VIDEO: D.C. Report – DoD Secretary Panetta Supports Guam Realignment, But It Must Be Cost Effective

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Guam – Defense Secretary Leon Panetta told Congresswoman Madelleine Bordallo at a House Armed Services hearing that DoD stands behind the Guam build-up. But his comments suggested cost will be a limiting factor.  

HEAR Matt Kaye’s report HERE>>> 10-14 bordallopanetta.mp3

Bordallo told Panetta that his Deputy,  Ashton Carter,  told a recent Senate hearing, the Okinawa-to-Guam realignment is “on the table for cutting.”

“That is unhelpful,” she said.

Bordallo said Carter’s comment goes against the U.S. agreement with Japan. And with other actions by the Navy, it has created a “sense of uncertainty about the build-up.” One she’s trying hard to reverse.

Bordallo then asked the Defense Secretary if the Pentagon still supports the Guam realignment, outlined in the Guam International Agreement and the implementation plan.  Panetta said, “Obviously, we continue to stand by that agreement. We’ll continue to work with Japan on this. The challenge is going to be, to try to make sure that we do it in a cost-effective way.  That’s going to be the challenge. But, as to what we need to do, as to the effort, to try to reduce our presence there, I think that’s something we’re committed to.”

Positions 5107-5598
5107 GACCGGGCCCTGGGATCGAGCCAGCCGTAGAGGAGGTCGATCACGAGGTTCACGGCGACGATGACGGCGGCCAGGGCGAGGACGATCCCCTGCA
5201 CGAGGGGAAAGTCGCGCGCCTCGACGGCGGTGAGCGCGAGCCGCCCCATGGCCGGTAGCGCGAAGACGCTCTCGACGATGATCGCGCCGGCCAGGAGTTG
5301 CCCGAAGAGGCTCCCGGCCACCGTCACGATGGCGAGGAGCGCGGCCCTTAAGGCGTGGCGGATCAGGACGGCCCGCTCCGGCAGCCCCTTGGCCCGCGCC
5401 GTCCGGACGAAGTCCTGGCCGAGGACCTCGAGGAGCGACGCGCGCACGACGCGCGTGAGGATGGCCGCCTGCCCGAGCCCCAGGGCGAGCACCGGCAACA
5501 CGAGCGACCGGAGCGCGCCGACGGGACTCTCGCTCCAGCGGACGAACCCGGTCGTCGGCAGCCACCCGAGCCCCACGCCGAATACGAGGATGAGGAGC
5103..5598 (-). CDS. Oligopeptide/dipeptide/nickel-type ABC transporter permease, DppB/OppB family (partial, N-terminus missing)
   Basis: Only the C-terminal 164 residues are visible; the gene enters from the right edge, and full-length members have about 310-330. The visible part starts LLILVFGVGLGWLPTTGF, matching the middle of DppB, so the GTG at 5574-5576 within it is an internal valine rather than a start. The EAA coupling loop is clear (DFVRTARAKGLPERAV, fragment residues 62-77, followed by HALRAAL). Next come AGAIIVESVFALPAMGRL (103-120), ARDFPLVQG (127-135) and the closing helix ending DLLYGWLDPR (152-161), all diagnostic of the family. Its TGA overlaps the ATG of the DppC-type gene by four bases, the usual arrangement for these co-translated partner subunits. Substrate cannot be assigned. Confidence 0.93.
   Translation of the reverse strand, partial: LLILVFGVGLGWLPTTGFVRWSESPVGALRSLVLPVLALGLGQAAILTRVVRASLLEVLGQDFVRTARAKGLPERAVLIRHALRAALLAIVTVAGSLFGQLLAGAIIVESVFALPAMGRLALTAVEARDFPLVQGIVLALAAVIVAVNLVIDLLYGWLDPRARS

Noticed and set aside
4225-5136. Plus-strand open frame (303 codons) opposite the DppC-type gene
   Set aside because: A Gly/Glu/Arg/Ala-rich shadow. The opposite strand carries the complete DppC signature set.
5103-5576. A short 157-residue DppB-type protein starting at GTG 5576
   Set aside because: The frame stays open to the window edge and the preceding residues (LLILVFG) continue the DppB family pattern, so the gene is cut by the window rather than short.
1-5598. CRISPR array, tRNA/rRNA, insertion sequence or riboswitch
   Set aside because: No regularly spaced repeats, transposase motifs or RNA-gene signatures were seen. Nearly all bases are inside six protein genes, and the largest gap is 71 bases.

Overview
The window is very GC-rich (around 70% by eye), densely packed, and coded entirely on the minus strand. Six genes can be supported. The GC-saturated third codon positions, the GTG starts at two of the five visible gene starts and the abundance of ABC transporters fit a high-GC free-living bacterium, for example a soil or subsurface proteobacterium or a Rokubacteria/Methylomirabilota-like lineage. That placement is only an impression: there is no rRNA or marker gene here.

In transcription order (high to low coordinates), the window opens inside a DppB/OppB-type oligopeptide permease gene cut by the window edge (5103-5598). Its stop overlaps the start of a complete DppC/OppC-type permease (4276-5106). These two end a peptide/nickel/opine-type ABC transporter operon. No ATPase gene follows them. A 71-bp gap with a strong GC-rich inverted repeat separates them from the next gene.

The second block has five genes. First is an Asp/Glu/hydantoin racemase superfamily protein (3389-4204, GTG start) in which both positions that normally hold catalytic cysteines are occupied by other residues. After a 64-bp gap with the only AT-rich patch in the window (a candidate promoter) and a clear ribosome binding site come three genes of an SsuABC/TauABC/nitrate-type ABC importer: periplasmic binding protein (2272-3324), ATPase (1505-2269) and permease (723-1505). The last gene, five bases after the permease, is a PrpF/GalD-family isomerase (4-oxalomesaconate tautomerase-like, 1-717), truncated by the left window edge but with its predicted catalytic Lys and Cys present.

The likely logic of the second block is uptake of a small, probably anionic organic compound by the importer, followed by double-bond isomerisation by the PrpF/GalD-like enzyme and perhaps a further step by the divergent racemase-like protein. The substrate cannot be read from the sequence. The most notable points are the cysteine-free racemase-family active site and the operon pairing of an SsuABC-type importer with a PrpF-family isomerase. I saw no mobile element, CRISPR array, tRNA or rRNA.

Bordallo then slammed the Senate Armed Services panel’s efforts, unsuccessful so far, to suspend the entire military build-up, calling it “unwise,” given the “threat environment” in the Pacific.

But when Bordallo asked Panetta about the timing of the DoD build-up ‘master plan’ that the Senate Armed Services Committee is demanding before any new build-up spending, Panetta had this to say:  “First of all, I’m not sure about a military ‘build-up.’ But, at this point, I think what we’re engaging in, right now, as a result of the number that we’ve been handed by the Congress, is going to be an effort to reduce the budget in responsible way.” 

Panetta told lawmakers the Pentagon is already faced with making close to half-a-billion in cuts. And that automatic cuts should they be forced by the failure of lawmakers next month to come up with fresh reductions, would be like “putting a gun to the head” of the military.